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57 000 fake Web addresses created every week

Panda Security analyzed malicious URLs positioned on the Internet over the last three months and found that 65% of fake websites imitate bank pages, followed by online stores and auction pages at 27%.

57 000 fake Web addresses created every weekGlobal IT vendor Panda Security reports that hackers are creating 57 000 new Web addresses every week. They position and index these fake pages on leading search engines in the hope that unwary users will click them by mistake. Those who do will see their computers infected or any data they enter on these pages fall into the hands of criminals. These cyber criminals also use around 375 international company brands and names as lures.

eBay, Western Union and Visa top the rankings of the most frequently used keywords; followed by Amazon, Bank of America, PayPal and the US revenue service.

These are the conclusions of a study carried out by PandaLabs, Panda's anti-malware laboratory, which has monitored and analyzed all major Black Hat SEO attacks over the last three months.

Trying to part you from your money

According to Panda, about 65% of these fake websites imitate banking pages. For the most part, they pose as banks in order to steal users' login credentials. Online stores and auction sites are also popular (27%), with eBay ranked as the most widely used. Other financial institutions (such as investment funds or stockbrokers) and government organizations occupy the third and fourth positions, with 2.3% and 1.9% respectively. Payment platforms, led by PayPal and ISPs are in fifth and sixth place, with gaming sites, topped by World of Warcraft, completing the ranking.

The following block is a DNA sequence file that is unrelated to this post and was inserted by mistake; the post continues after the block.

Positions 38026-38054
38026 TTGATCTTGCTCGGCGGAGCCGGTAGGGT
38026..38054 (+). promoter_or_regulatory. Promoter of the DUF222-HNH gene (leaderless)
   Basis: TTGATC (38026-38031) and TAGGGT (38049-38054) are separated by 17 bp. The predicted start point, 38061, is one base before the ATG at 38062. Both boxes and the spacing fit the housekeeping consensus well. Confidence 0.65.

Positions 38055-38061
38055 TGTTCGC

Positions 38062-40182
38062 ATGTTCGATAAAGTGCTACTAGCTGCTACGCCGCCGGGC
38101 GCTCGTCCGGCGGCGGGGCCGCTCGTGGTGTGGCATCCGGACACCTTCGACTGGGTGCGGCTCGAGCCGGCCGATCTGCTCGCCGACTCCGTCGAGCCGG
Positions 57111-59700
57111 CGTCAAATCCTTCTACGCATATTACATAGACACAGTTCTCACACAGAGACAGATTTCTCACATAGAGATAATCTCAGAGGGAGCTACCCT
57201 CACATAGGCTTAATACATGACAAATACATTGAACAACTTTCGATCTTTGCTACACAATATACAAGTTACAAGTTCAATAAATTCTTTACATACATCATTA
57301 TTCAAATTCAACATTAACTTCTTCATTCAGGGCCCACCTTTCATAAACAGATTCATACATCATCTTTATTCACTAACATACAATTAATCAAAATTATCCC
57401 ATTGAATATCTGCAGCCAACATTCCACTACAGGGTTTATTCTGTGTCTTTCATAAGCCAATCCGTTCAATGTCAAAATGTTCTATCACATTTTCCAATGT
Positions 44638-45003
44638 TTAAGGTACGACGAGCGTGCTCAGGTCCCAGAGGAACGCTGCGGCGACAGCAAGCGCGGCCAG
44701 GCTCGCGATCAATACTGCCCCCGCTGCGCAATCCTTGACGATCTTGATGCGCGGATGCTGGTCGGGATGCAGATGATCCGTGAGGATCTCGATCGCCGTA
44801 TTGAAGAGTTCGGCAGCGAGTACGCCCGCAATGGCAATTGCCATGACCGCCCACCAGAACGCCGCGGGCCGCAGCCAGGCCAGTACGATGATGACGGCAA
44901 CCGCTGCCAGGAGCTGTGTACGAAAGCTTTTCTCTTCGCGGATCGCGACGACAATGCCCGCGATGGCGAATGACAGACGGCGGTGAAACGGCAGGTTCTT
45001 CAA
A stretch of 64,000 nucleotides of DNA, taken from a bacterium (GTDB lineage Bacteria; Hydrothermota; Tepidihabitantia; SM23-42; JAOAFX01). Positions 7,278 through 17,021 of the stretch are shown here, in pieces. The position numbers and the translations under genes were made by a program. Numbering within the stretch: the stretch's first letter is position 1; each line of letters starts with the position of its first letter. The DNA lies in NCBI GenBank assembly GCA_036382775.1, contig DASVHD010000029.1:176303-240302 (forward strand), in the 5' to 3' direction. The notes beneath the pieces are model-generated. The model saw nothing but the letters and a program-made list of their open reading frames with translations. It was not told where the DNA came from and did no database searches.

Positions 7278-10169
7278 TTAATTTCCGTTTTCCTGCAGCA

"In previous years malware or phishing was typically distributed via email", says Jeremy Matthews, head of Panda's sub-Saharan operations. "However, in 2009 and particularly 2010, hackers have opted for BHSEO techniques, which involve creating fake websites, using the names of famous brands, etc."

Difficult to separate the genuine from the fake

This way, when users search for these names, a link to the malicious website will appear among the first results returned. When they visit these sites, one of two things will happen: either malware will be downloaded onto the user's computer, with or without their knowledge, or the website spoofs the appearance of a genuine page, a bank say, and users will unwittingly enter their details which will fall into the hands of criminals.

The problem is that when users visit a website through search engines, it can be difficult to detect whether it is genuine or not. For this reason Panda advises everyone to go to banking sites or online stores by typing in the address in the browser, rather than using search engines.

"Although companies are making an effort to ease the situation by changing indexing algorithms, they cannot fully escape the avalanche of new Web addresses being created by hackers every day", concludes Matthews.

More information is available in the PandaLabs blog: www.pandalabs.com.

For more information about Panda, visit www.pandasecurity.com/.




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